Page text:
[T]he captain… was transferred to Colombo, where he helped with search and cordon operations that rounded up ethnic Tamils. He said he knew the army was torturing, beating and raping civilians.
“I admit that it is a harassment of these people,” he said. “I admit that.”…
[T]he board ruled in February he was not eligible for refugee protection because he was complicit in crimes against humanity.
Madurika Rasaratnam of TAG argued…”The idea of genocide is useful to understand the past, the present and the future of Sri Lanka. The label of genocide captures the process that has occurred in the post-independence Sri Lanka…”
Outlining his own personal view – “I think there is a possibility it is genocide”, Carver said that nonetheless it should not be activists that call it a genocide first, but academics.
But on a lighter vein, I recall what I wrote to President Premadasa:-Sir, please turn the lion on the National flag the other way, so as not to threaten the two minorities with the sword!
To His Excellency President Rajapakse, I may quote a Chinese proverb from Wang Suo of Hans dynasty: –Nothing brings greater misfortune than killing those who have already surrendered…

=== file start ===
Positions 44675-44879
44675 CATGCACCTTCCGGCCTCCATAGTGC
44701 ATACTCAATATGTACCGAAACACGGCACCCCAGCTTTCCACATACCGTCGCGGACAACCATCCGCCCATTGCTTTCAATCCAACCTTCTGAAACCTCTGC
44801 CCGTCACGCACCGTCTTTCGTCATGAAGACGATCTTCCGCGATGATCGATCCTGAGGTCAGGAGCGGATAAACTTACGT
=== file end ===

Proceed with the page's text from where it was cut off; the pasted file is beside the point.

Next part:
Mr. D.S. Senanayake, the first Prime Minister, who knew the birth pangs and fears of the non-Sinhalese on the eve of Independence, loudly proclaimed to the world: United we stand, divided we fall!
Heinrich Böll said of the Second World War: as long as the pus continues to drain from the wound of war, you cannot say the nation is free from war. I saw that, in Sri Lanka, an unseen war is still being waged, one that seeks to destroy the spirit of a people.
“Instead, the Security Council and UN Secretariat were cowed by the Sri Lankan authorities, who enjoyed “the effective acquiescence of a post-9/11 world order” to defeat an enemy regarded by many as terrorists, says an executive summary that was deleted before the report was made public last week. UN officials pulled their punches, downplayed death tolls and allegations of government crimes, left the world in the dark, and generally fell short in helping the victims.”
The last phase of the war claimed up to 70,000 lives according to the UN report, and 146,000 are estimated to be missing. In the aftermath of the war, 300,000 Tamils were interned in Manik Farm, described by many as the largest concentration camp the world has ever seen. In sheer magnitude and intent to extinguish a people, this event is the worst mass atrocity of the 21st century and appears to constitute genocide…
The UN must respond by establishing an independent international investigation into allegations of war crimes, crimes against humanity and genocide committed against the Tamils in Sri Lanka.
Given the constraint mandate of the LLRC coupled with the “lack of an enabling environment for a judicial follow up” as stated in the UN Internal Review Report, the Secretary-General need not wait till the exhaustion of the domestic remedies. Justice delayed is justice denied.